And after watching her dear addlepated father trying to hook up a DVD player to his Satellite TV/VCR for more than a half-hour last night, only to give up in total frustration, she made me sit in my easy chair and read the paper while she: 1) read the instruction manual, 2) hooked up the cables, and 3) discovered what the "I Select" button on the VCR remote control was for (it seems to be "Input Select", the one that activates the VCR channel that accepts a signal from the DVD player).

Now I have a working DVD/VCR/TV system -- and a painful reminder of how non-technological I truly am.

I wouldn't rule out Sharlene's idea out-of-hand. But I do think that there might be a "generation gap" phenomena in how readily it would be accepted from the reviewer's end.

I note that some publishers are beginning to phase out traditional paper catalogs and are replacing them with online, website-based catalogs for their new and back list titles.

I find myself with an extreme reluctance (and less time) to visit such websites to inform myself of what publishers have to offer for review.

Publishers are also beginning to offer an email announcement alternative to traditional snail-mail PRs for their new releases.

I find my email load already quite voluminous, and dread the day when new PR announcements from the publishing community will double, then double again my number of incoming emails, ad infinitum.

The world is a changing -- and sometimes it is such a pain to have to change with it!

Still, it will be innovative thinking like Sharlene's that will enable the small press community to thrive in the coming decades of the 21st Century, amidst the rapid evolutions of the literary marketplace.

Jim "One of the Finest Minds of the 19th Century" Cox
Midwest Book Review

Here's a perennial publisher question and my standard response:

Tammie Gibbs writes:

> Still enjoying all of your contributions to the list(s) that I belong to. A
> benefit of which is knowing that it will be hard for me to miss any of your
> valuable expertise.
> "Recipes for Romance," is finally available for me to send to you.
> Regarding accompanying Media Kits- Do you mind sharing with me what you
> consider to be a well executed package? This would not only be helpful when
> I'm sending to you - but also when I send to other "reviewers".

Reviewer Media Kits should include the following:

1. A one page publicity release on the company's stationery

2. A copy of the book

3. An extended author bio including the listing of any honors, awards, relevant professional background or experience, and any other books published.

4. If it's a media (television) reviewer, include a photograph of the author.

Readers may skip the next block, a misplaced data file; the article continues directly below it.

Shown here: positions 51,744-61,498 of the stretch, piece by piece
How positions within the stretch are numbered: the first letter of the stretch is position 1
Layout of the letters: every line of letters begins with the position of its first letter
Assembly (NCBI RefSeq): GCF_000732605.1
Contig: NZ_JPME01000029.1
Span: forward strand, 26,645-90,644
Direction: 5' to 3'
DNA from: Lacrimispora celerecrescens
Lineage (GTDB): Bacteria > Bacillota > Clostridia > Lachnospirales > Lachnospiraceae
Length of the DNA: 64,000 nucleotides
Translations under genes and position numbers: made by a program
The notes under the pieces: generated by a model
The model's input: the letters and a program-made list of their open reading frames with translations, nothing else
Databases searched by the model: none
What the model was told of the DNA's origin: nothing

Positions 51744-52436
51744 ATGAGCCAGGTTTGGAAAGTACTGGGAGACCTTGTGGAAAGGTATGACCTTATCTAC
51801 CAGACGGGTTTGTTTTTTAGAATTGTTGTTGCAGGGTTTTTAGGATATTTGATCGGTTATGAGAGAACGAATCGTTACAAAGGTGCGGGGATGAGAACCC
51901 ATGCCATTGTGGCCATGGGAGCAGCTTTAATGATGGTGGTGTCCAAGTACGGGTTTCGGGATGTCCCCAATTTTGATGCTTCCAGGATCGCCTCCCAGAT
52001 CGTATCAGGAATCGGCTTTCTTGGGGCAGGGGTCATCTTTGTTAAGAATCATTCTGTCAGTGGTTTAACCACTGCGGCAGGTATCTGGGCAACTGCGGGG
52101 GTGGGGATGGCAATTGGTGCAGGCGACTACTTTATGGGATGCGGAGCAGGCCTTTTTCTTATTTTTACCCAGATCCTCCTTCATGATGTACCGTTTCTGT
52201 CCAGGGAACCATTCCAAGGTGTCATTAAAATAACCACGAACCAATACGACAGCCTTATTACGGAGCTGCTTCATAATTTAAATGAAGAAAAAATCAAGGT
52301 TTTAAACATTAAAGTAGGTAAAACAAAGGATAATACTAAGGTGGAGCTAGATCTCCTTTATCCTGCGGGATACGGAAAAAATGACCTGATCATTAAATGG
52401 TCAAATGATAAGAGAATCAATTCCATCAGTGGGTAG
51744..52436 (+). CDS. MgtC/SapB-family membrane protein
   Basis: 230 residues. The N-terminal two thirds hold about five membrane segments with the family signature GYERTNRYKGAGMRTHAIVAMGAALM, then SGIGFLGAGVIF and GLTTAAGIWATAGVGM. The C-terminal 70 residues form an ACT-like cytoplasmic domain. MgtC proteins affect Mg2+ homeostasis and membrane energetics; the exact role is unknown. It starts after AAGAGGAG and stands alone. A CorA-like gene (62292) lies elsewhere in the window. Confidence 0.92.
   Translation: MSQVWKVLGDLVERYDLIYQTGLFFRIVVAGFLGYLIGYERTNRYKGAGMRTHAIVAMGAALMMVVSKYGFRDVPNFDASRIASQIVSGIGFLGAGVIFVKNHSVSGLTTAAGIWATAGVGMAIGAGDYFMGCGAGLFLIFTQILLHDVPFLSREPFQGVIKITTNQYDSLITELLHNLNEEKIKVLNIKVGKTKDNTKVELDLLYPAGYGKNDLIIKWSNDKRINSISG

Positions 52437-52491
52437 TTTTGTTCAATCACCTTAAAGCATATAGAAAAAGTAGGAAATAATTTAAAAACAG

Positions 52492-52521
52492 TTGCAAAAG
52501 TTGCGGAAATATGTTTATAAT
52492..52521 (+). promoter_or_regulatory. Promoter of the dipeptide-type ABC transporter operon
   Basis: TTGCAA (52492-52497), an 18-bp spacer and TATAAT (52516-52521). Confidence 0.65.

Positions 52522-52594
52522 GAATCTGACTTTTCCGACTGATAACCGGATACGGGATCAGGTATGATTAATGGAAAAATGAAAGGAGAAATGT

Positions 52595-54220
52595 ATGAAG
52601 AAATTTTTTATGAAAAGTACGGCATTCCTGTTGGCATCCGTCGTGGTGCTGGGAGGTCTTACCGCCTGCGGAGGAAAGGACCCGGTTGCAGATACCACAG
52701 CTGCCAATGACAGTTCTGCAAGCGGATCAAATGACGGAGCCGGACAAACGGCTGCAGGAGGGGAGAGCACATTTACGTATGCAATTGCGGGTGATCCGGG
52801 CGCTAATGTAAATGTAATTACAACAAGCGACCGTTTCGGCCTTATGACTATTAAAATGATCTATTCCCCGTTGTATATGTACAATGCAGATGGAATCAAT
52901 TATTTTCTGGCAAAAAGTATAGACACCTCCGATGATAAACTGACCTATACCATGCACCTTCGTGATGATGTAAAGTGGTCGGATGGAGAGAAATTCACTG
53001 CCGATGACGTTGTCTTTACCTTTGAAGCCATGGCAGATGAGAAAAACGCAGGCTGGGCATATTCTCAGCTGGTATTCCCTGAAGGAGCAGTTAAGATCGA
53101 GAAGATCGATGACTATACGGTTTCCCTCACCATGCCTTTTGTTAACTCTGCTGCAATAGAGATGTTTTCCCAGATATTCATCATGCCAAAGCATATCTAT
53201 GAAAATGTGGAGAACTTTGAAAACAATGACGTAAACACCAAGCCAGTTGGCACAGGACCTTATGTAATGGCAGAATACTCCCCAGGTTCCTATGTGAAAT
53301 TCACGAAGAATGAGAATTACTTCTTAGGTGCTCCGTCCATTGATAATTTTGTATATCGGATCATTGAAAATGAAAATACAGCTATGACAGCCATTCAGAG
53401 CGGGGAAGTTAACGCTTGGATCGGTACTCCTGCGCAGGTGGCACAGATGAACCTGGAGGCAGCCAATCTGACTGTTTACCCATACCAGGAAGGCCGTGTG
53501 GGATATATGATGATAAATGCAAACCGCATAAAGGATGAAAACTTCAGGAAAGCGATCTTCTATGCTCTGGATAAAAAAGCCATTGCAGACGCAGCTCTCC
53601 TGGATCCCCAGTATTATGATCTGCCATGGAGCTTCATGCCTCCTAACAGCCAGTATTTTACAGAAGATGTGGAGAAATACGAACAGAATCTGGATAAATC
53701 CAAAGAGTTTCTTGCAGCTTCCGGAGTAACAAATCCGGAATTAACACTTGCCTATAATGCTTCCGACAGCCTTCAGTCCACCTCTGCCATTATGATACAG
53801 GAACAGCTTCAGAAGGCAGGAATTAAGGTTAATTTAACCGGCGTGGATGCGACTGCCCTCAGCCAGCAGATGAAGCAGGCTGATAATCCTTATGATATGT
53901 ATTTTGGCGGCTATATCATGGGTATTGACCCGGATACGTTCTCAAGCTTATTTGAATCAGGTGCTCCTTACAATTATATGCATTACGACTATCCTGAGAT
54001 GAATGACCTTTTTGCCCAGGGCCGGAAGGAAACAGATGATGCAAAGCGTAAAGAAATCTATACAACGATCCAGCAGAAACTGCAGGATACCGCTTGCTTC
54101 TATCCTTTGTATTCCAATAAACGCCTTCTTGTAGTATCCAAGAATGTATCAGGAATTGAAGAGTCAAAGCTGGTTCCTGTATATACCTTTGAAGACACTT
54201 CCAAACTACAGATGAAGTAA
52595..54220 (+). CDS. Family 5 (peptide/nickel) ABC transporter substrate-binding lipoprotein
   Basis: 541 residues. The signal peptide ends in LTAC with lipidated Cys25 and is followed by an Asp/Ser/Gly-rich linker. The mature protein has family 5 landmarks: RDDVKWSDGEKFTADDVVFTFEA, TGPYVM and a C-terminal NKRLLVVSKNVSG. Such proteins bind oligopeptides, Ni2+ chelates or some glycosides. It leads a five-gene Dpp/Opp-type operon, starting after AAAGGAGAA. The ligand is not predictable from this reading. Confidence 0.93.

5. Your publicist's (or your publishing company's) business card

6. A cover letter introducing you and your publishing company, and explaining why the media kit (and review copy) are being sent to the recipient.

Incidently, the above list is identical with my recommended Media Kit for librarians and booksellers -- but in their case you want to also add copies and references to all the positive reviews you can get your hands on.

Jim Cox
Midwest Book Review

From time to time I get asked why I do what I do -- coordinate volunteer reviewers (a process similar to herding cats); spending so much time and energy on contributing to the publisher discussion groups; providing my services to publisher organizations while refusing speaker fees and honorariums; answering my own phone and talking to novice publishers (who all too often have not read my famous "3 Questions" for book review submission follow-ups); and impart so freely (and profusely) of what passes for my wit and wisdom on all things small press.

Here's why:

> THANKS for the Jim Cox Report 10/01 and all the other tidbits you send out.
> As a new member of the self-publishing group at yahoo, my favorite part is
> seeing the letters "MWBOOKREVW" follow "FROM:" - - - because it's a sure
> sign something interesting is about to follow. The time and care you take in
> your communications really shines through and makes them a joy to read.
> This aspiring publisher appreciates the insight and reason you bring to bear
> on topics as diverse as war, religion, and publishing. Perhaps, someday, if
> I stay on track, my publishing and writing life will mature to a place that
> finds my book on your desk. When it does -- whatever your verdict -- I
> suspect it will be a positive learning experience for me.
> Best Wishes,

> PO Box 2350, Stow, OH 44224

Now if that doesn't qualify as a solid validation that what we do here at the Midwest Book Review, in service to promoting literacy, library usage, and small press publishing -- I don't know what would!

Until next time!!

Jim Cox
Midwest Book Review

James A. Cox
Midwest Book Review
278 Orchard Drive
Oregon, WI 53575-1129
phone: 1-608-835-7937